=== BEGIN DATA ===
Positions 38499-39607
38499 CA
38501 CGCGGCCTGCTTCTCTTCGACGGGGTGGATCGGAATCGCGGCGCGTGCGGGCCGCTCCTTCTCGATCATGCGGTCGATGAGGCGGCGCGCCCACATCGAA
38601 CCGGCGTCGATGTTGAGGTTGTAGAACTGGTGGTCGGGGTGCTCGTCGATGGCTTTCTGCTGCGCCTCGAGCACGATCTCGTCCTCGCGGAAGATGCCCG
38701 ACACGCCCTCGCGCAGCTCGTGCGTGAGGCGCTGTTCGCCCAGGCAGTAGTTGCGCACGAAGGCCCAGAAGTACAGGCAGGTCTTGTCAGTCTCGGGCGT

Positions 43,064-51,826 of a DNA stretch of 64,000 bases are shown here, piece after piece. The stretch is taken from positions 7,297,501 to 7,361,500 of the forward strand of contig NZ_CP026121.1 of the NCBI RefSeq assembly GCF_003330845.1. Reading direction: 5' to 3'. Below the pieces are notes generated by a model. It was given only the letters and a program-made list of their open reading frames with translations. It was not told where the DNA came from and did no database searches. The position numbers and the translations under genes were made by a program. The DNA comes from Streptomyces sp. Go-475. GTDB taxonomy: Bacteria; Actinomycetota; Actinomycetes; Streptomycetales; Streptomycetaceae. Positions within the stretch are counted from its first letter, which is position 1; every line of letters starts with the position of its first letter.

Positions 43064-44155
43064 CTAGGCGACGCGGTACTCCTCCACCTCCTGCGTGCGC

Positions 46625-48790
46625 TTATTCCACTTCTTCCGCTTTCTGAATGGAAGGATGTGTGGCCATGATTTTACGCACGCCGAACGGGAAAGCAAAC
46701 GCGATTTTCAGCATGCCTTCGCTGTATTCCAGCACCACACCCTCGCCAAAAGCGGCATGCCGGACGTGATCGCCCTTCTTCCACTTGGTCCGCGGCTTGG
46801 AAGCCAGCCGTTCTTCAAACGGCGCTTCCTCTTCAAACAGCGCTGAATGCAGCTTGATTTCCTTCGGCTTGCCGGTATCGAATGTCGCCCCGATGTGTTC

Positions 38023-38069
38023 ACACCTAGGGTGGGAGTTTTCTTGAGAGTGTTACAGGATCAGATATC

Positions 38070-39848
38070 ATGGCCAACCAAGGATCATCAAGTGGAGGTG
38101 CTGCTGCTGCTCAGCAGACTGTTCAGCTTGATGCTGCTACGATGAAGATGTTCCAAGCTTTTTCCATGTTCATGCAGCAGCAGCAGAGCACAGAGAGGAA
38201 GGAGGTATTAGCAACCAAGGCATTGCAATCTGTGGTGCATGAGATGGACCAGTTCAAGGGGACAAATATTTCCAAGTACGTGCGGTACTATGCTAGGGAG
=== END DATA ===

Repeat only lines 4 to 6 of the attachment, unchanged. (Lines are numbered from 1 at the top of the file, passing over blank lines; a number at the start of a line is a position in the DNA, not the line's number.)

38601 CCGGCGTCGATGTTGAGGTTGTAGAACTGGTGGTCGGGGTGCTCGTCGATGGCTTTCTGCTGCGCCTCGAGCACGATCTCGTCCTCGCGGAAGATGCCCG
38701 ACACGCCCTCGCGCAGCTCGTGCGTGAGGCGCTGTTCGCCCAGGCAGTAGTTGCGCACGAAGGCCCAGAAGTACAGGCAGGTCTTGTCAGTCTCGGGCGT

Positions 43,064-51,826 of a DNA stretch of 64,000 bases are shown here, piece after piece. The stretch is taken from positions 7,297,501 to 7,361,500 of the forward strand of contig NZ_CP026121.1 of the NCBI RefSeq assembly GCF_003330845.1. Reading direction: 5' to 3'. Below the pieces are notes generated by a model. It was given only the letters and a program-made list of their open reading frames with translations. It was not told where the DNA came from and did no database searches. The position numbers and the translations under genes were made by a program. The DNA comes from Streptomyces sp. Go-475. GTDB taxonomy: Bacteria; Actinomycetota; Actinomycetes; Streptomycetales; Streptomycetaceae. Positions within the stretch are counted from its first letter, which is position 1; every line of letters starts with the position of its first letter.